IMLS Research Partnership To Address Safety Guidelines for Library, Museum Materials

UPDATE 6/3/20: The REALM Project is currently conducting literature reviews to help define the project's scope and the needs of its stakeholders. Battelle researchers have completed the first review—a set of findings from publicly available scientific literature—as well as a document, Test Plan for the Natural Attenuation of SARS-CoV-2 as a Decontamination Approach. The test plan describes how Battelle's laboratory will test for the COVID-19 virus's longevity on materials and the length of time required before the virus is undetectable. 

 

 

IMLS, OCLC, and Battelle Memorial Institute logos

On April 22, the Institute of Museum and Library Services (IMLS) announced a research partnership with OCLC and Battelle Memorial Institute to investigate best practices for handling paper- and plastic-based, circulating, and other types of collection materials in light of concerns about COVID-19 contamination, and offer guidelines for libraries and museums as they plan for reopening.

The new partnership will enable a collaborative research effort among IMLS, global library cooperative OCLC, and Battelle Memorial Institute, a private nonprofit science and technology development institution in Columbus, OH. Battelle has been working on several COVID-19–related research projects, and recently deployed a system to decontaminate N95 respirator masks with the State University of New York at Stony Brook on Long Island, to help meet the needs of frontline healthcare workers. Other contributors to the partnership include the Smithsonian, the Library of Congress, and the National Archives and Records Administration.

Although the final say about when to begin the process of reopening will lie with state and municipal officials, many employers and workers have already expressed concerns over when, and whether, it is safe to reopen—and what kind of guidelines will be available to help them make decisions.

“Results from this collaborative research are anticipated to help understand and mitigate the impact of the virus by curating and developing information on how to handle materials,” a press release from IMLS stated.

“Managing inventory and handling materials is a daily function of collecting institutions across America and the globe,” said IMLS Director Crosby Kemper in a statement. “The challenge of working with collections is compounded by inconclusive information on how the virus survives on surfaces and how—or if—different types of materials can be handled to mitigate exposure.”

In a March 30 webinar, “Mitigating COVID-19 When Managing Paper-Based, Circulating, and Other Types of Collections,” IMLS invited speakers from the Centers for Disease Control (CDC) to address concerns about handling paper- and cardboard-based materials. Their takeaway is that paper was a low concern when it came to virus transmission, requiring at most a 24-hour quarantine. However, not all library materials are paper-based—library books usually have board covers or are coated in plastic, and other materials, such as DVDs, tablets, and laptops, are made of nonporous surfaces where the virus can survive for much longer. The IMLS webinar recommended treating these with disinfectants. However, several commenters on Twitter pointed out that promoting the relative safety of paper-based materials could camouflage the risks faced by library workers asked to oversee curbside pickups or drive-through checkouts, or even pick up books from a book drop. A focus on materials does not address the risks from exposure to patrons, other staff, library buildings, and public transportation if applicable.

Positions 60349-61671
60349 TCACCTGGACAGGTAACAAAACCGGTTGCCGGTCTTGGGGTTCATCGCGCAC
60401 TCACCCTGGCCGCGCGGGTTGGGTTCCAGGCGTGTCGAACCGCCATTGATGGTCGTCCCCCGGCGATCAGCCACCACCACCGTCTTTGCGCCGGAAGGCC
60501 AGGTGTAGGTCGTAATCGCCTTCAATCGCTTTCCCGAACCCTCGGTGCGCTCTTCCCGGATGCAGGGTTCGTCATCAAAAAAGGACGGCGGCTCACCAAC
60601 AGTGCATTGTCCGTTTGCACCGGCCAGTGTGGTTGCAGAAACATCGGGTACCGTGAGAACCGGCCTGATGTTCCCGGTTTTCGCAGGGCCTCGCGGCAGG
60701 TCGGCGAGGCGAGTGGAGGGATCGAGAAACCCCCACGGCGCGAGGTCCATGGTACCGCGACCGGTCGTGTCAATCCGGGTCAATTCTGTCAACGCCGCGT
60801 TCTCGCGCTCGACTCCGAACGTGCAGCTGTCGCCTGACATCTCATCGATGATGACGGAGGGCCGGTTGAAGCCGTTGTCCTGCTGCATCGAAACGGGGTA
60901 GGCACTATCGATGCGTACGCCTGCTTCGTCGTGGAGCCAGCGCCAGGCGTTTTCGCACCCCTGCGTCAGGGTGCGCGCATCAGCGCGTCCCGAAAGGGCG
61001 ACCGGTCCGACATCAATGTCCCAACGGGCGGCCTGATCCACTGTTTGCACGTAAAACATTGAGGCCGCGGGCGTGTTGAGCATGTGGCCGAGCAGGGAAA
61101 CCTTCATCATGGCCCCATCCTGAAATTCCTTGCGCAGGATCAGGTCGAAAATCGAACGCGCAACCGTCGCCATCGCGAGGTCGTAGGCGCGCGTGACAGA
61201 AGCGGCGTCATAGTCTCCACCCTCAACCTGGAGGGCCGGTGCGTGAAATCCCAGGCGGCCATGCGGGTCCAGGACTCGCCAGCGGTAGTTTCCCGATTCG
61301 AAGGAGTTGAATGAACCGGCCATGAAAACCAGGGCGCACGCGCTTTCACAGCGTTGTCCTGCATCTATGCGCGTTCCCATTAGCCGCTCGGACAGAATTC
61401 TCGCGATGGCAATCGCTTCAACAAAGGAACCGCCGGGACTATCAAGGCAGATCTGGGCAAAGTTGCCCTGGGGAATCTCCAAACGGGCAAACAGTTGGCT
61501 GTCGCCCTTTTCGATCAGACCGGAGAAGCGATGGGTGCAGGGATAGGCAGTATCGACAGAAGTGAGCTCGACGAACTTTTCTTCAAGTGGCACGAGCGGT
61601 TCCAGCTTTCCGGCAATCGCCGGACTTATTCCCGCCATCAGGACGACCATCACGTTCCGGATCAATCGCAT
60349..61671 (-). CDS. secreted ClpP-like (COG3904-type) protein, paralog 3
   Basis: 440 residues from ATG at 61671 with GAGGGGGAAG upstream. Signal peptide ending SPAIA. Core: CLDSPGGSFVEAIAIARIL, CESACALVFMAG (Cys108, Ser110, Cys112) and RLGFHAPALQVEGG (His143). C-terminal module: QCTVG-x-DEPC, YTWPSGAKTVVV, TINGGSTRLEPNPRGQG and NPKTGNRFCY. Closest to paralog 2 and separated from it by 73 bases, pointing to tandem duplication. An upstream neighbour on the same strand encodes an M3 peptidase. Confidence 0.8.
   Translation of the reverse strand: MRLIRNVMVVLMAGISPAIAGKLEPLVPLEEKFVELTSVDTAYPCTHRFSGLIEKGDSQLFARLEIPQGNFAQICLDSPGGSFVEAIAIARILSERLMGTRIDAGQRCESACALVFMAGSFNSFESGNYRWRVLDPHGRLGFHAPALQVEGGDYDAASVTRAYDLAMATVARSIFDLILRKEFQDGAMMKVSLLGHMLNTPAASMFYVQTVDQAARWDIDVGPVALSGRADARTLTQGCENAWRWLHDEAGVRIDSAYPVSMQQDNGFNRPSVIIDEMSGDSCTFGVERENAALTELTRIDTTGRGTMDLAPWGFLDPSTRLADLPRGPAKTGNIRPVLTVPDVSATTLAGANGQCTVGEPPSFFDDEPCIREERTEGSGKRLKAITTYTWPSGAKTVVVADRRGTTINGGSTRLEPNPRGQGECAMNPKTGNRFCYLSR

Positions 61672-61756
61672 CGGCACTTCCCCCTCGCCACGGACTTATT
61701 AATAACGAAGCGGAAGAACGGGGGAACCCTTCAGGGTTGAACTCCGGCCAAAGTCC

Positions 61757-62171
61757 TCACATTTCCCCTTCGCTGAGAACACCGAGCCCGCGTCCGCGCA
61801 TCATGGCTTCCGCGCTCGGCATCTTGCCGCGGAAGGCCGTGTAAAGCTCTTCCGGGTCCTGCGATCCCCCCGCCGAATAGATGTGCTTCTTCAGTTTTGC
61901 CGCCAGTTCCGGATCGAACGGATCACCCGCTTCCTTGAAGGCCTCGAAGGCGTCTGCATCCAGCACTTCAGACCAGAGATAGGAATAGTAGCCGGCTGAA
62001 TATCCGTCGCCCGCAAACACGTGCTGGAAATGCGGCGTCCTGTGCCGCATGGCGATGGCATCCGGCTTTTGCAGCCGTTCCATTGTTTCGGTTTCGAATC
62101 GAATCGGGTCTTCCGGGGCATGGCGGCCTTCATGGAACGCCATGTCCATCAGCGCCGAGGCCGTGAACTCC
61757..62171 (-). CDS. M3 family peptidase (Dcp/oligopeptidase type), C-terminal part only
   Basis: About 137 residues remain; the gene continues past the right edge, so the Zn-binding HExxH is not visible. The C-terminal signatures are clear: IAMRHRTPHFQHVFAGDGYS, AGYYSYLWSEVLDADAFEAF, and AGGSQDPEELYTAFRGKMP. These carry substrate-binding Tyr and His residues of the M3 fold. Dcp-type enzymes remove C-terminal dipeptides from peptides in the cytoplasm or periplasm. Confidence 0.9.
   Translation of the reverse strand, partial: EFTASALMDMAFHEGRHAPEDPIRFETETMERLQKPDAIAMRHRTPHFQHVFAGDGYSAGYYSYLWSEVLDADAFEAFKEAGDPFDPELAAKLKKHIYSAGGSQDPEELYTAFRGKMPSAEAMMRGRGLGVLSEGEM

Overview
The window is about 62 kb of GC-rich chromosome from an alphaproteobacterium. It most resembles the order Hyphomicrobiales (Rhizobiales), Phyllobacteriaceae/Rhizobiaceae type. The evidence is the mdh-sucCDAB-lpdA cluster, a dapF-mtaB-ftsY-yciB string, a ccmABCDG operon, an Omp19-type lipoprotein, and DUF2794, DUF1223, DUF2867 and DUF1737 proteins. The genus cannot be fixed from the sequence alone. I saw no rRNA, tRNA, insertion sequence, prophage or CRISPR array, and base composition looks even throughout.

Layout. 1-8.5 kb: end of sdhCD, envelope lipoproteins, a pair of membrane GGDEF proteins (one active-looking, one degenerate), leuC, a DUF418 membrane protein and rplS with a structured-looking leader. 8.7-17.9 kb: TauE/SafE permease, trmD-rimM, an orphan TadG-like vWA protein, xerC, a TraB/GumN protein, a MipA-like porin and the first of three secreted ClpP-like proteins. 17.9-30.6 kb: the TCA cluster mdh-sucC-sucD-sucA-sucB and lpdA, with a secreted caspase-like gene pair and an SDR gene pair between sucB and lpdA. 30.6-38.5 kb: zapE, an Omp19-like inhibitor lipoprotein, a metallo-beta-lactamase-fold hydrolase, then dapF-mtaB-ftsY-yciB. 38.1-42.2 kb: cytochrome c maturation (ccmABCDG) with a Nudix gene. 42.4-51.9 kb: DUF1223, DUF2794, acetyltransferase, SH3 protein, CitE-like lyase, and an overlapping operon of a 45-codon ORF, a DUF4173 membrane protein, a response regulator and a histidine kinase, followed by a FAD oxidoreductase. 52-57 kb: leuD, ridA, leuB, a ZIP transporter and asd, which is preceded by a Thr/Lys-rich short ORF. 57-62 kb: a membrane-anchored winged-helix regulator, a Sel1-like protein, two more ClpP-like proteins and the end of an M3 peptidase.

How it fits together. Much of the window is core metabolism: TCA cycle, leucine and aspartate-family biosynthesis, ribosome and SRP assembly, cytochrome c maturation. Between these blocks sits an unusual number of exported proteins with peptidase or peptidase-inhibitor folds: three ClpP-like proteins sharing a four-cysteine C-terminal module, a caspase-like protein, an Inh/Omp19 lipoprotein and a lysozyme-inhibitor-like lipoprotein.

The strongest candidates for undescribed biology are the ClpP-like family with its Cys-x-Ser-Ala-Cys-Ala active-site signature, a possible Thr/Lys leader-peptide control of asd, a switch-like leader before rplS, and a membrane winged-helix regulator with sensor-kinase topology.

“These unprecedented times call for unprecedented measures to protect people,” said OCLC President and CEO Skip Prichard in a statement. “Working with IMLS and Battelle, OCLC will be able to provide libraries and museums with the best research available to determine best practices for handling collections materials, and protecting the health and safety of staff and the communities they serve.”

“As library systems, museums, and similar institutions across the United States plan for their reopening, an enhanced understanding of how to apply best practices in the context of local officials’ guidance is absolutely essential in mitigating risk to employees in handling collections and engaging with the public,” said Kemper. “This project will likely not answer all the concerns around reopening, nor will it supersede community health guidance. However, it is part of a larger effort to help the more than 140,000 libraries and museums across the country.”

More details, as well as the anticipated timeline of results and information, will be available in the coming week. For the latest updates, subscribe to IMLS news and visit imls.gov/coronavirus.

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Lisa Peet

lpeet@mediasourceinc.com

Lisa Peet is News Editor, News for Library Journal.

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